These questions address the selection criteria and the process used for evaluating proposals.
What happens after the proposal is submitted? How will my proposal be evaluated?
Proposals will be reviewed through a multistep review process, with participation from expert reviewers, RWJF staff, NPO staff, and the PHLR National Advisory Committee (NAC). The Robert Wood Johnson Foundaiton will make all final funding decisions. The Foundation does not provide individual critiques of proposals submitted. For more information on the NPO staff, NAC and Methods Core, visit: http://publichealthlawresearch.org/about.
How will reviewers determine if my study will have a clear effect in advancing effective public health policies?
Strong Research Design: Is it a longitudinal or pre/post design? How many baseline and follow-up observations? What is timing or spacing of the measures, and how does that compare with the hypothesized pattern of effect expected? Does the design include comparison groups or comparison jurisdictions? Can you defend the comparison groups selected as similar in important relevant ways to the "experimental" state, city or group? In other words, all the dimensions of design that affect the internal validity of the study—the degree to which differences or relationships observed can plausibly be interpreted in causal terms.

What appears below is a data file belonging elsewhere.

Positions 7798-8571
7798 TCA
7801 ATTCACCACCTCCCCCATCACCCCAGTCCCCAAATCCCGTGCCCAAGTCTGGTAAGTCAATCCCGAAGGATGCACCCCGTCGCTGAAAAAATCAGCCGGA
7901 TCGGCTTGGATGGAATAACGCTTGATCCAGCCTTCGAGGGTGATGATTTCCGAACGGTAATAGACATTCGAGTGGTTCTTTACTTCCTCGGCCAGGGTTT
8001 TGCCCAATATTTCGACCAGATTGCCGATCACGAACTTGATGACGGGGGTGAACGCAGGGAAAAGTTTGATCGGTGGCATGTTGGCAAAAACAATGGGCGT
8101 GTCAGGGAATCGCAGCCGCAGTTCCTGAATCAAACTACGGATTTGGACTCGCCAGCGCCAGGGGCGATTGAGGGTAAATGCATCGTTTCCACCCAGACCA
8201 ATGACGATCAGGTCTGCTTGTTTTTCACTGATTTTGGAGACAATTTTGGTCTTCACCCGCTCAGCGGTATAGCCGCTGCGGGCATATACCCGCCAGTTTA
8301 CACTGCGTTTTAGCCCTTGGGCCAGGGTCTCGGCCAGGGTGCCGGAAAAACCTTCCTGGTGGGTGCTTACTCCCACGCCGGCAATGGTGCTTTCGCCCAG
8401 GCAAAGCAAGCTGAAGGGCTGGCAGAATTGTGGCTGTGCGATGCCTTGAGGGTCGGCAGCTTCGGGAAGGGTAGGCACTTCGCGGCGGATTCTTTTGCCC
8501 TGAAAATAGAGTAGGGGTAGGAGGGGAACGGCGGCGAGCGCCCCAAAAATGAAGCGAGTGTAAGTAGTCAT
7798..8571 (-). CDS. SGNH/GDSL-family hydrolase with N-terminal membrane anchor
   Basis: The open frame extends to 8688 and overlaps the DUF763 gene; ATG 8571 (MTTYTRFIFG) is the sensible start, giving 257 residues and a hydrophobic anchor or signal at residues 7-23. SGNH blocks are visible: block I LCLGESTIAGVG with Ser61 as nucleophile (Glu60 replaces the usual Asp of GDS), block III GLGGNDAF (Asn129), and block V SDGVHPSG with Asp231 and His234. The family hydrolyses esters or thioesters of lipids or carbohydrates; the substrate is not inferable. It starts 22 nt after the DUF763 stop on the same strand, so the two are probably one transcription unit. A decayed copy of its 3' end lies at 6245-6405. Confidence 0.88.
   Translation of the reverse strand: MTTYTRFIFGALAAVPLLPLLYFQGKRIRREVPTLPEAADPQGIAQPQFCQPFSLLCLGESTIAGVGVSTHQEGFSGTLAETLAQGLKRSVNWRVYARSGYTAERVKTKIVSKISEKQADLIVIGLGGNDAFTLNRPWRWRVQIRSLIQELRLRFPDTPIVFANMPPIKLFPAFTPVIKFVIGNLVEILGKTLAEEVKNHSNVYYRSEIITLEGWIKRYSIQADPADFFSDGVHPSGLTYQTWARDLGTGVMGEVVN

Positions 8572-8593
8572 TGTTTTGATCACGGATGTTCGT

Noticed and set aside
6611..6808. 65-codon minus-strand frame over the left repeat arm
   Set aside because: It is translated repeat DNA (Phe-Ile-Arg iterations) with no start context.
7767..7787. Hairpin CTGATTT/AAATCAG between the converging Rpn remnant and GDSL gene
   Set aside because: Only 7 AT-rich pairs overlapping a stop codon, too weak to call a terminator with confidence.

Reliable and Valid Measures: If the project plans to collect new original data (e.g., surveys, field observations, event counts) does it use well-developed protocols for accurate measurement? Or if the study plans to use existing data, do the investigators adequately show their reliability and validity, and show awareness of any particular points of weakness in the data to be used?
Appropriate Statistical Analyses: Do the analyses match the research design, do they take into account the nature of the measures and data used? Or, for study components that may be analyzing qualitative data, are there clearly defined specific protocols and procedures for collection, coding, organizing and analyzing those data? What software packages and procedures within those packages will be used for the analyses of quantitative (SAS, STATA, etc.) or qualitative (nVivo, Ethnograph, etc.) data?
Significance to Public Health Law: Assuming the first three dimensions of good science are met, will the results likely have a significant effect in expanding the knowledge base about effective or ineffective public health law, and will the results and specific plans for dissemination have a beneficial effect on policy-makers, public health practitioners, policy implementers, and ultimately the health of the population?